Here is the story of my struggle with ACs during this lockdown
The temperature shot up to 40 degrees Celsius this week in Delhi, at a time when people holed up inside their homes, because of the nationwide lockdown to curb the spread of the novel coronavirus disease (COVID-19).
Several of my friends felt the heat dig deeper into their skin at the beginning of the week itself.
I was in denial because I wanted to delay the use of my air-conditioner (AC), partly to gain environmental credentials and partly to save up on my electricity bill.
But here I am, writing this with my AC blowing cool air behind me, drying up the remnants of my sweat, accumulated during a heavy cooking session (I am also in the running for Master-chef India’s coronavirus edition, like most non-essential middle-to-upper class Indians).
Here is the story of my struggle with ACs during this lockdown.
AC is a non-essential service
I do not own an AC. I had plans to rent one for the summer, like most young professionals living in rented apartments across Delhi.
But the lockdown made this a difficult ordeal since ACs are not essential goods nor do they provide essential services. In short, buying, installing or servicing ACs are not explicitly permitted during the lockdown.
Most ACs need to be serviced at the beginning of the season, as internal wear and tear is significant in India. This includes refilling the AC’s refrigerant and cleaning of filters, among others. Many cities, including Delhi, allow online startups like Urban Clap Technologies India Pvt Ltd, that provide essential house-cleaning services and repairs — including AC repair services.
The informal side of these services, however — including AC rental and servicing — remains locked up. Official guidelines issued after the lockdown was extended, stipulate relaxation for services provided by self-employed electricians, repairmen, plumbers, motor-mechanics and carpenters in green zones (districts that are free of COVID-19) after 20 April.
All of Delhi’s districts lie in the red zone, which means a relaxation cannot be expected. It seems imminent that even the rich in Delhi may have to literally sweat out the lockdown.
Friendly neighborhood AC-man to the rescue
After multiple failed attempts, I found someone who supplied ACs for rent within my locality and agreed to do the dirty work for me.
This was possible for me as short commutes to local markets are permitted within non-containment zones. Authorities expect people to observe social distancing while undertaking such endeavors.
The owner of the AC rental service lamented that his business was hit very badly.
“The procurement of refrigerant gases is almost impossible due to restrictions imposed. We are making do with the stock we have, but our services have been confined to a 500-metre radius,” he said.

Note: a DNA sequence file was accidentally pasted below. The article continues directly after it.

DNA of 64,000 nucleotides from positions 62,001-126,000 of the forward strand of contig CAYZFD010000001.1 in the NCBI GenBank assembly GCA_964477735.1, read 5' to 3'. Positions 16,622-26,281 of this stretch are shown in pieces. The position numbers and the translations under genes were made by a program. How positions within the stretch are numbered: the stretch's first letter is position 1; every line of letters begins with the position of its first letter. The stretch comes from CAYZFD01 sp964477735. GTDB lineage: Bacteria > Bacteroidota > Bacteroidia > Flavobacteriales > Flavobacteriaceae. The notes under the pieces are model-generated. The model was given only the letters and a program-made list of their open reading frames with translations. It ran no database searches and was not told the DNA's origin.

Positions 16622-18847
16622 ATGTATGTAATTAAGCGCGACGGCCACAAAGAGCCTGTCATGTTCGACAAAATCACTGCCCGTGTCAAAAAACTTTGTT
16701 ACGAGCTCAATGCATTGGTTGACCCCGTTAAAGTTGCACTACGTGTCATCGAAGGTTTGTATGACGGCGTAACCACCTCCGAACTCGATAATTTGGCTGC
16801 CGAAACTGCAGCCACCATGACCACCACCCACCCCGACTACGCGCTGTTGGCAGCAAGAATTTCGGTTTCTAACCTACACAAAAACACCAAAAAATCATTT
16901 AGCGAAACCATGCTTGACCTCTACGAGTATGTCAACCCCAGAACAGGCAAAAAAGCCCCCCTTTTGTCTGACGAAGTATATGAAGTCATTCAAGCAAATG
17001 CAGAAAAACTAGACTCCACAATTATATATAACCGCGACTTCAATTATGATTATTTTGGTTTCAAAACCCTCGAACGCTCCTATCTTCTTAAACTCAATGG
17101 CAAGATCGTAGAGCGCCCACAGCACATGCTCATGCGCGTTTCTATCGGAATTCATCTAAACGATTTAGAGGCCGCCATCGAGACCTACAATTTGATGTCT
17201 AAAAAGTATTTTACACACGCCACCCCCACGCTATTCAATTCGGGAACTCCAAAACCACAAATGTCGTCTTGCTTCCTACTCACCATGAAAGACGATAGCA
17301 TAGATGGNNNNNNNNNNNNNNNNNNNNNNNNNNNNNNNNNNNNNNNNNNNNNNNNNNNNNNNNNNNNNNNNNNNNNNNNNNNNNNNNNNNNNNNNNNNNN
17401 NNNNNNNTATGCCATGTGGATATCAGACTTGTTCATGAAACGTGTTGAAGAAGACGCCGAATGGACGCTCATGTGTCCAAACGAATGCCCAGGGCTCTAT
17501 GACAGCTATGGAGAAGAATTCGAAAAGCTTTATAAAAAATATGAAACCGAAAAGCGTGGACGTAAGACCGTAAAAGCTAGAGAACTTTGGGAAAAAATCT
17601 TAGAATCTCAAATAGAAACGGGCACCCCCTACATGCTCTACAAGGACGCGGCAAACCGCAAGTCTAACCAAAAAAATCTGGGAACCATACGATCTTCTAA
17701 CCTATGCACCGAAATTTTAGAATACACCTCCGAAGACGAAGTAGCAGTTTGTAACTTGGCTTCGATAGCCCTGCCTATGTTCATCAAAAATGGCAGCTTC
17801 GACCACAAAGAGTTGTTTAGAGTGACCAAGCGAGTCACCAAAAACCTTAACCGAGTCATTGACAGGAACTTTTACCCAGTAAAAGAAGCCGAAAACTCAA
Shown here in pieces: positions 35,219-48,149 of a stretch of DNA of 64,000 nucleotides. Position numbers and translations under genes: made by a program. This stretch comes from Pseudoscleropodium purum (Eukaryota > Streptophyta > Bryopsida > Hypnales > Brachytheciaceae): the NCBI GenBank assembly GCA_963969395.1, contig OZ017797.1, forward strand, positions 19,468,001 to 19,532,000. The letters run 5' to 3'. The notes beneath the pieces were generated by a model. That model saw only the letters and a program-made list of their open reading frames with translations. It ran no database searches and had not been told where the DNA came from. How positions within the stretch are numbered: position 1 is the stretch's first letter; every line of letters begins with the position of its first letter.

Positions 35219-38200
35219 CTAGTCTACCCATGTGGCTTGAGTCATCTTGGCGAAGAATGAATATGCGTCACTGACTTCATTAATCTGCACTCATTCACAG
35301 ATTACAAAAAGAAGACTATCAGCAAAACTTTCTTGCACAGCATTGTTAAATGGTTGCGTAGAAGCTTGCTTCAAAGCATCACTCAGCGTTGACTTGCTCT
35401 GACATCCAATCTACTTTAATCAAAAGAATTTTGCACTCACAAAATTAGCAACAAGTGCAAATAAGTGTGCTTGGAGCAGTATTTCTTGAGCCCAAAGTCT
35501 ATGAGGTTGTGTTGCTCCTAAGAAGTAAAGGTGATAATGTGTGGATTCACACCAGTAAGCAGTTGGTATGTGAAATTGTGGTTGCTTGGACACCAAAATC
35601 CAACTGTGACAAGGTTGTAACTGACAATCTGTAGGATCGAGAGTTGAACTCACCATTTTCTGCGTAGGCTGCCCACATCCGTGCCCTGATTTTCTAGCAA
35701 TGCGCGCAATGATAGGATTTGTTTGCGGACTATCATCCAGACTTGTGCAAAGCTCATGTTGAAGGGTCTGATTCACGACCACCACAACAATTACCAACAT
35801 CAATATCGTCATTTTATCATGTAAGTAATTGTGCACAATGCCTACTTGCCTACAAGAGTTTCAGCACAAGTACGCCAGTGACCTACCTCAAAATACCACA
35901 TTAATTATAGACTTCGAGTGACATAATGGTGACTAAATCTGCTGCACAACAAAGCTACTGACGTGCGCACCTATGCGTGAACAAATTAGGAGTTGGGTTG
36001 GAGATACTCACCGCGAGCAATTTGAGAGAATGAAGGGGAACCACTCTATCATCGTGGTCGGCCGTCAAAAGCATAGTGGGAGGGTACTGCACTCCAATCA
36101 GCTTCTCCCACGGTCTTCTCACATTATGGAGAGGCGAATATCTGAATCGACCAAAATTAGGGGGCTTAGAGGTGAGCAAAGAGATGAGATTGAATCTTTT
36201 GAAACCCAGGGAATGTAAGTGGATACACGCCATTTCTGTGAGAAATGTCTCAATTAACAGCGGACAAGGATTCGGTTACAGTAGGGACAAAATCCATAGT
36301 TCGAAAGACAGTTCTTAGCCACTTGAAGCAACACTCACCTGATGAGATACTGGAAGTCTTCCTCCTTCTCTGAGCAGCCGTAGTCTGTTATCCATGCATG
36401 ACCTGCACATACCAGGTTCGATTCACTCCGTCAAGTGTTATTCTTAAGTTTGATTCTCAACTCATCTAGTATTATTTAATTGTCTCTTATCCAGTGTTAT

My AC was installed, nevertheless, keeping lockdown rules and proper social-distancing protocols in mind.
Not everybody, however, is as lucky as me.
“I cannot find anybody to service my AC. Since I have a sewage drain flowing nearby, the emission of ammonia from it erodes up the copper piping in the AC and leads to the leakage of the refrigerant, which needs regular refill,” said a colleague of mine.
He is just one of many who find it difficult to get their AC serviced or get one installed.
A cool room pinches harder
My AC usage was usually limited to nighttime, as my daytime cooling needs were met at office during the weekdays and at malls and cafes on weekends. Given community cooling — more efficient and not directly paid for by me — is out of bounds this summer, I have to beat the heat during the day with my newly rented AC.
My new lockdown buddy is a 1.5-tonne window AC machine manufactured by LG Electronics India Pvt Ltd and is around four years old.
It is a three-star AC, according to the 2017 energy rating label. In its short life, it has cooled embassies and homes of expats. It now serves me well enough, albeit at a lower price but a higher cost.
I’ll break it down.
My AC should consume about 1.75 units of electricity per hour of operation if it was true to its star rating.
It is, however, more realistic to assume a 25 per cent consumption increase, due to performance decline from age and multiple relocations.
This works out to be 2.2 units per hour. I use it for four hours in the night, which adds up to 264 units a month. One needs to pay an unsubsidised electricity tariff if one crosses the 200 unit mark in a month in Delhi.
Now that I will be running my AC while working from home as well (for approximately eight hours a day), an additional 528 units would be added in a month.
A grand total of 792 units of electricity is utilised to run my AC for a month while working from home. This translates to a Rs 5,544 electricity bill (based on Delhi’s unsubsidised domestic electricity rate: Rs 7 per unit).
This is in addition to my regular electricity bill.
Sunny side up
Cooling is a social and economic inequity issue that has a far-reaching impact on human health and climate change.
India made a National Cooling Action Plan in 2019 to address this very problem. But it never accounted for a pandemic shifting the cooling load from commercial buildings to homes.
Most of the homes in Delhi and the rest of urban India are no longer designed to remain cool without an AC.
These solar ovens masquerade as buildings and are ripe to test thermal limits, with domestic ACs bound to test the country’s energy balance.
I hope this heat trap helps us revisit building designs and make us find ways to keep cool without being dependent on ACs.
This can be a good change for the world.
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